Focus On Your Own Triggers To Deal With Difficult People

Focus On Your Own Triggers To Deal With Difficult People

We all have to deal with difficult people from time to time, and while it’s easy to assume that the problem is with them, focusing on that won’t make it any easier to work with them. Instead, try focusing on the things about them that trigger you — ask yourself why you get so offended or upset when you’re around them. That focus will help you defuse an otherwise unpleasant situation.

If the difficult person isn’t someone you can avoid — for example, a coworker you have to work with occasionally — you don’t have much choice but to get over your irritation and try to be productive. You may not be able to stop them from getting on your nerves, but the blog Dumb Little Man has a few suggestions for dealing with difficult personalities. The one we thought was most interesting is to take the focus off them and think instead about why they trigger you. If you can add some logic to your emotional reaction, you may be able to calm down quicker, let more of their behaviour roll off your back, or at least prepare yourself going into your dealings with them.

How do you deal with difficult personalities without resorting to violence or name-calling? We’ve discussed how you can deal with family that drive your nuts, but share your suggestions for working with that annoying coworker or dealing with an irritating friend in the comments below.

How to Deal with Difficult People and Have Constructive Conflict [Dumb Little Man]

Photo by CREATISTA (Shutterstock).


  • There is a manager in my workplace that is very difficult to deal with. I code sql for the business and he usually doesn’t understand what he needs enough to adequately make a request. My approach with that person is two-fold:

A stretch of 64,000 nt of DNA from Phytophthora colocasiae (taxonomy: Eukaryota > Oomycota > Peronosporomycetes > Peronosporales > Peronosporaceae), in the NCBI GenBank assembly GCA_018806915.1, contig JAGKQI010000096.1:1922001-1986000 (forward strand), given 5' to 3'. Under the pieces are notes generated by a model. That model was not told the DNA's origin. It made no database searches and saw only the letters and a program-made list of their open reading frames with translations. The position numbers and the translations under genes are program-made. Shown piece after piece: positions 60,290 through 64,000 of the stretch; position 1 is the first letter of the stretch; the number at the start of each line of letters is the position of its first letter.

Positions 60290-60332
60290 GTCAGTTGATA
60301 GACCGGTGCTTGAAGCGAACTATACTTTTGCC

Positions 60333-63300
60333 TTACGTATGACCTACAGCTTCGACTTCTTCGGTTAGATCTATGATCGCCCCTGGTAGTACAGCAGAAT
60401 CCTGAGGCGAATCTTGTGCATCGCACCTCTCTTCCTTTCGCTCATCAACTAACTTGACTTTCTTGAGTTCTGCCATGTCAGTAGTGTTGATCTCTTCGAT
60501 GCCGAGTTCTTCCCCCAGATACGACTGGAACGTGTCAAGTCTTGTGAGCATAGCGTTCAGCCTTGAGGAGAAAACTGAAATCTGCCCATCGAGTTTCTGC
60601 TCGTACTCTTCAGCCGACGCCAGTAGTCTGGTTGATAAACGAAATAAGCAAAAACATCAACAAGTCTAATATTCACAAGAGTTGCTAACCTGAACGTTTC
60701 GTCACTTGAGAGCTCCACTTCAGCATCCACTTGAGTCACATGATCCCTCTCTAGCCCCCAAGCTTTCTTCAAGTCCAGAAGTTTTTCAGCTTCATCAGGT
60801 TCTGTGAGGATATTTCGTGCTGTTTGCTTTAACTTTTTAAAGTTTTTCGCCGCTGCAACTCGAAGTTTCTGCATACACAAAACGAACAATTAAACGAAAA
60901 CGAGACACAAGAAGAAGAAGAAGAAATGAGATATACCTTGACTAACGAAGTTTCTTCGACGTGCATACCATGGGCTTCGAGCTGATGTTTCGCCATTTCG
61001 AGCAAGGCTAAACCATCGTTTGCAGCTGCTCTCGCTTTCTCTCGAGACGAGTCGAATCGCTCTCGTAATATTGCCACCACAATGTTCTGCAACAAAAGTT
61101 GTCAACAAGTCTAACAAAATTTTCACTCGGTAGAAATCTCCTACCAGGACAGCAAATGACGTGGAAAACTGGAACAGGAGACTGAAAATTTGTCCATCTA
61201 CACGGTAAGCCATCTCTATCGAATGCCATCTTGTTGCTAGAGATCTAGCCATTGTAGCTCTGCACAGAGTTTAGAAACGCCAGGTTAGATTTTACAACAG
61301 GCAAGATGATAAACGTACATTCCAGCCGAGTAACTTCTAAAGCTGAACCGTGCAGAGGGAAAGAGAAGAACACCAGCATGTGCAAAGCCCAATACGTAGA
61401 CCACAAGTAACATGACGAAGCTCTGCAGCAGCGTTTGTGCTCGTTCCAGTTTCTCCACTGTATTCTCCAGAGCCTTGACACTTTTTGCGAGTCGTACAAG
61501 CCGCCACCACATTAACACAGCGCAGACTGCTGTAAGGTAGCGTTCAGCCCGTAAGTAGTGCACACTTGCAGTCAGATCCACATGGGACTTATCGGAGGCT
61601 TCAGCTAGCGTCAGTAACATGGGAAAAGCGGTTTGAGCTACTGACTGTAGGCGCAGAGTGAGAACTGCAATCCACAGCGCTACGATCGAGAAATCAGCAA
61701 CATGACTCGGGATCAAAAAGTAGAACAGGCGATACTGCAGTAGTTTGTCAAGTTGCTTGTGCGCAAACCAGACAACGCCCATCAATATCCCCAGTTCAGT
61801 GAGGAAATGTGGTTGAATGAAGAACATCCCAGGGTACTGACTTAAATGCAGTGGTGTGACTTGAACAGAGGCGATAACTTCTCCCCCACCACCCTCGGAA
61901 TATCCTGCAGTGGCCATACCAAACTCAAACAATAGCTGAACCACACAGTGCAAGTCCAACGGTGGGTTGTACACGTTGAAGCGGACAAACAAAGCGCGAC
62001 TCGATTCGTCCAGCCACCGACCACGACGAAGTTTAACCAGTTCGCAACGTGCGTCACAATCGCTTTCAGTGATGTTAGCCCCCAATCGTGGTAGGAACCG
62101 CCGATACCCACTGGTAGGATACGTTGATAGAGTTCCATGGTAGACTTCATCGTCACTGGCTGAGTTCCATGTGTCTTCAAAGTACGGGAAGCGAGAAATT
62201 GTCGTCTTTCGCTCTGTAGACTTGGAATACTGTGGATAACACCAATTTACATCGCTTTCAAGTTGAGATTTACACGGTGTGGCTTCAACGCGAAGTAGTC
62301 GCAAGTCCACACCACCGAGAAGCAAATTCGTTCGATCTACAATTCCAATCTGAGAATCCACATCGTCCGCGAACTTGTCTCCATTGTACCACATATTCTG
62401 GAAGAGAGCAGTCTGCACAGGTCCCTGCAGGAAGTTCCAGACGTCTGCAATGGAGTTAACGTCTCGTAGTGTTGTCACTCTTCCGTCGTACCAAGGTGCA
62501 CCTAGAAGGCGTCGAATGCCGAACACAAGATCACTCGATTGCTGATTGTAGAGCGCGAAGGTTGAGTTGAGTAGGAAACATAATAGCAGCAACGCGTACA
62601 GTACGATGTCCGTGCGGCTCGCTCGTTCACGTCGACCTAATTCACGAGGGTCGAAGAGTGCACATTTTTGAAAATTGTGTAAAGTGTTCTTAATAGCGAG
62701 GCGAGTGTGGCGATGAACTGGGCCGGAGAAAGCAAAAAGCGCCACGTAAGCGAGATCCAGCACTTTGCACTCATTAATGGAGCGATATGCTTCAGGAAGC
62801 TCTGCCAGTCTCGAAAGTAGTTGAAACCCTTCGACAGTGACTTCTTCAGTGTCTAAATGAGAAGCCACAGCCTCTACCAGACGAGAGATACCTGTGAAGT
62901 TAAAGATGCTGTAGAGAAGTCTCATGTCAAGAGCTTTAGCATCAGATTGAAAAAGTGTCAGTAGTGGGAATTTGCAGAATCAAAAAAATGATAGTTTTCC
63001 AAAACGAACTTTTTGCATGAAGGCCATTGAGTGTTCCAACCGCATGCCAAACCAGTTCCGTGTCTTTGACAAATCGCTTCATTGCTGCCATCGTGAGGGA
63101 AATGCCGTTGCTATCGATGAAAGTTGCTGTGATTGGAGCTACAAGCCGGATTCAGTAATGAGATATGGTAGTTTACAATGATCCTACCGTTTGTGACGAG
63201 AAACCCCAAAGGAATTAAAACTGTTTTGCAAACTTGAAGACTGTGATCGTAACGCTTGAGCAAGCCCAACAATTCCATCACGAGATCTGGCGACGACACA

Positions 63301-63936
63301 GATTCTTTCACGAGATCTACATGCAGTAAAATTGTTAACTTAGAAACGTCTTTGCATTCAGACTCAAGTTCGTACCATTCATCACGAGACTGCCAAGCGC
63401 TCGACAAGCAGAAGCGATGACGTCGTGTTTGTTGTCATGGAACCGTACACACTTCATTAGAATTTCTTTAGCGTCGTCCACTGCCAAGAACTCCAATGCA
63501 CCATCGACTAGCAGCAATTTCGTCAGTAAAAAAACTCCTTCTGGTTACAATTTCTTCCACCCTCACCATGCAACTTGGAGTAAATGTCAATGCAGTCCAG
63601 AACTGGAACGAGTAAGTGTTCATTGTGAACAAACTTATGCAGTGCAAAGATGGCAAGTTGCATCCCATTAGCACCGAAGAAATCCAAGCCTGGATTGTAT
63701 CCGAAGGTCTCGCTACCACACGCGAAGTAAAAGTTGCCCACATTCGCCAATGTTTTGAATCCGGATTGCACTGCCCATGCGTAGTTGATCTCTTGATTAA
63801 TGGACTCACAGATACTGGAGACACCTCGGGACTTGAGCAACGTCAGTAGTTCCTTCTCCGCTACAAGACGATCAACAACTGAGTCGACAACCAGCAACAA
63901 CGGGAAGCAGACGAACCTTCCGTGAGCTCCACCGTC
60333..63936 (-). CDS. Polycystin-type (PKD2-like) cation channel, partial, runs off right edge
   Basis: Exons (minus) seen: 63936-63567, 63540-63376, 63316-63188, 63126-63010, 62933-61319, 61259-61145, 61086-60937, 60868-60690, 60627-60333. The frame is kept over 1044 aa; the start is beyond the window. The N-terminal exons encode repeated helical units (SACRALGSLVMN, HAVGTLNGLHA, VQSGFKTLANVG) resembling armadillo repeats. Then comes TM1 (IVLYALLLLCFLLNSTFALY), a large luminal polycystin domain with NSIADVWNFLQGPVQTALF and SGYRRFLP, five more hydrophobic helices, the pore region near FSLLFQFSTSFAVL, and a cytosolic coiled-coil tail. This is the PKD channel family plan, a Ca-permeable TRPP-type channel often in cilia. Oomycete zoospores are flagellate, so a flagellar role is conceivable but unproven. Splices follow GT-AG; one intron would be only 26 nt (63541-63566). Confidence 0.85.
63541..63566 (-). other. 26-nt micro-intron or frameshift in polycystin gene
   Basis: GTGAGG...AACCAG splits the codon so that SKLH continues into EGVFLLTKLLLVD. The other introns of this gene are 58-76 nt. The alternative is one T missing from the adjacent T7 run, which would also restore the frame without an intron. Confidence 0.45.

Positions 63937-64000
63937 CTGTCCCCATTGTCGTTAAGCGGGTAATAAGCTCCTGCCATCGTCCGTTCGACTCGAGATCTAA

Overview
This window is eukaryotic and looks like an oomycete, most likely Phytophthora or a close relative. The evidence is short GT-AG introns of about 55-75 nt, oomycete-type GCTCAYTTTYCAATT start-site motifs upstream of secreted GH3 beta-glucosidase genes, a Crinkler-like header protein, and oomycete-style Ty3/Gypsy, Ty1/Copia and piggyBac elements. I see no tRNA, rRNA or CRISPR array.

Focus utterly on what is they are trying to ask for, ignoring the distraction of their difficult manner.
    Keep a shit-list of constructive criticism about their actions. It could make a handy reference if any conflict ever gets heated and while writing it, if you can’t come up with anything fair or constructive then you had nothing to complain about.

    • Sounds familiar. I work with 2x sales people who are self proclaimed ‘higher up’ than me, and I am a graphic designer. The amount of unfinished work I have is staggering, not because I am lazy or bad at my job, but because my 2 sales friends can never make up their minds. They start acting like professional graphic designers themselves even though they have no clue at what the frig they are doing. I try to give them some graphic insight, but what THEY want, they MUST HAVE! no questions asked.
      Even if it means by their request I have to move the whole MOON!

      My tip: Just go in to work with the mind-set that this is what you are going to face every day. In the end, if something turns out shit because someone else wanted it that way, then SO BE IT. Don’t put it in your portfolio, leave that to the good stuff you make/achieve. And if it does come back to bite you in the behind, then you can always say that you designed it to specification.

Show more comments

Log in to comment on this story!